• Register
X
Forgot Password

If you have forgotten your password you can enter your email here and get a temporary password sent to your email.

X

Leaving Community

Are you sure you want to leave this community? Leaving the community will revoke any permissions you have been granted in this community.

No
Yes

A multi-center randomized trial of buprenorphine-naloxone versus clonidine for opioid detoxification: findings from the National Institute on Drug Abuse Clinical Trials Network.

AIMS: The clinical effectiveness of buprenorphine-naloxone (bup-nx) and clonidine for opioid detoxification in in-patient and out-patient community treatment programs was investigated in the first studies of the National Institute of Drug Abuse Clinical Trials Network. DESIGN: Diagnostic and Statistical Manual version IV (DSM IV)-diagnosed opioid-dependent individuals seeking short-term treatment were randomly assigned, in a 2 : 1 ratio favoring bup-nx, to a 13-day detoxification using bup-nx or clonidine. METHODS: A total of 113 in-patients (77 bup-nx, 36 clonidine) and 231 out-patients (157 bup-nx, 74 clonidine) participated. Supportive interventions included appropriate ancillary medications and standard counseling procedures guided by a self-help handbook. The criterion for treatment success was defined as the proportion of participants in each condition who were both retained in the study for the entire duration and provided an opioid-free urine sample on the last day of clinic attendance. Secondary outcome measures included use of ancillary medications, number of side effects reported and withdrawal and craving ratings. FINDINGS: A total of 59 of the 77 (77%) in-patients assigned to the bup-nx condition achieved the treatment success criterion compared to eight of the 36 (22%) assigned to clonidine, whereas 46 of the 157 (29%) out-patients assigned to the bup-nx condition achieved the treatment success criterion, compared to four of the 74 (5%) assigned to clonidine. CONCLUSION: The benefits of bup-nx for opioid detoxification are supported and illustrate important ways in which clinical research can be conducted in community treatment programs.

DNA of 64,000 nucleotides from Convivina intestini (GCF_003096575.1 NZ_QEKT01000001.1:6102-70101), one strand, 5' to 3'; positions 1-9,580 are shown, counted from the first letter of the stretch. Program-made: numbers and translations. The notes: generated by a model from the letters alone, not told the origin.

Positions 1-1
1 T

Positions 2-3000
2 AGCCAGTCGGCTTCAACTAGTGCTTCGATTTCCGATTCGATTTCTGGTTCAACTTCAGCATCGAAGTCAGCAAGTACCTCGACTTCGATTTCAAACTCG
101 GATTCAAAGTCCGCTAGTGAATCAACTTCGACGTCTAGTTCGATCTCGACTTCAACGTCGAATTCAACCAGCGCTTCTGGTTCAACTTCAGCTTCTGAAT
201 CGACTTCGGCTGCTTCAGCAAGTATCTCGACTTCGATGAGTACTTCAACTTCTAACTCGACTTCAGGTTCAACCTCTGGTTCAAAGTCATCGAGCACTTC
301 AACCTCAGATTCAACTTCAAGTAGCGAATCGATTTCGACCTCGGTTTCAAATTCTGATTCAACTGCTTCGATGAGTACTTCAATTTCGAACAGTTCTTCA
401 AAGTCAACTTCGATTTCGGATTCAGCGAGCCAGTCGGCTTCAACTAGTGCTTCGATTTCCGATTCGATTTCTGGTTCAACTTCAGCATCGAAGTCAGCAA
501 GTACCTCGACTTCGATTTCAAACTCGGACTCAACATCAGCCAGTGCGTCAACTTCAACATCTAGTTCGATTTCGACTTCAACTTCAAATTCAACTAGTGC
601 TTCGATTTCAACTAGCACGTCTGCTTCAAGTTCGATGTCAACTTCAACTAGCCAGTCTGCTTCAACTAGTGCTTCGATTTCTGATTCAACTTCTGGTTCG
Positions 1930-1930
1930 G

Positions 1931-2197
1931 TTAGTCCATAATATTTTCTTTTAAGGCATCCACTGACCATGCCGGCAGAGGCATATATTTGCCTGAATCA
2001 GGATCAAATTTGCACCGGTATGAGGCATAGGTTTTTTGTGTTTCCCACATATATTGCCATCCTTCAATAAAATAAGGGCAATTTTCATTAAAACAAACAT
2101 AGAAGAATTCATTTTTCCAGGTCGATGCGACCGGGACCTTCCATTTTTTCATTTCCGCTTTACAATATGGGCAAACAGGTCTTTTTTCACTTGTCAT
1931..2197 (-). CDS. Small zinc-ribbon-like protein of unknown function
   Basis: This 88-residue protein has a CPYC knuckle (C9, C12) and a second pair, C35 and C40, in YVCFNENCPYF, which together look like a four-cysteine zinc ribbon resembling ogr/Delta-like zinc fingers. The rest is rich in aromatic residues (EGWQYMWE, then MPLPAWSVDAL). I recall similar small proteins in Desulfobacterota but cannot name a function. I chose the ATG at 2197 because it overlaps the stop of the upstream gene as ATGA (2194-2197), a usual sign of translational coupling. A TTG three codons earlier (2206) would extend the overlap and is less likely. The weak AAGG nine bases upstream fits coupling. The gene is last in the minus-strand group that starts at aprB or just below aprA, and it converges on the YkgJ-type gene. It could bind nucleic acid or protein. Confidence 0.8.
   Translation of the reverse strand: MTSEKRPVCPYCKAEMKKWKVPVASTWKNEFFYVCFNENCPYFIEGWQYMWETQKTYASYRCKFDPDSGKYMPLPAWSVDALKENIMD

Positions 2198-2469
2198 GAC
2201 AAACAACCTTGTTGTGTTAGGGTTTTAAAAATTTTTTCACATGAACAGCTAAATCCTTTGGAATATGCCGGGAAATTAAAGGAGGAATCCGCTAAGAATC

Pubmed ID: 16042639

Authors

  • Ling W
  • Amass L
  • Shoptaw S
  • Annon JJ
  • Hillhouse M
  • Babcock D
  • Brigham G
  • Harrer J
  • Reid M
  • Muir J
  • Buchan B
  • Orr D
  • Woody G
  • Krejci J
  • Ziedonis D
  • Buprenorphine Study Protocol Group

Journal

Addiction (Abingdon, England)

Publication Data

August 26, 2005

Associated Grants

  • Agency: NIDA NIH HHS, Id: U10 DA013045
  • Agency: NIDA NIH HHS, Id: U10 DA013720
  • Agency: NIDA NIH HHS, Id: U10 DA13035
  • Agency: NIDA NIH HHS, Id: U10 DA13036
  • Agency: NIDA NIH HHS, Id: U10 DA13043
  • Agency: NIDA NIH HHS, Id: U10 DA13045
  • Agency: NIDA NIH HHS, Id: U10 DA13046
  • Agency: NIDA NIH HHS, Id: U10 DA13710
  • Agency: NIDA NIH HHS, Id: U10 DA13720
  • Agency: NIDA NIH HHS, Id: U10 DA13732

Mesh Terms

  • Adult
  • Buprenorphine
  • Clonidine
  • Female
  • Humans
  • Inactivation, Metabolic
  • Male
  • Naloxone
  • Narcotic Antagonists
  • Opioid-Related Disorders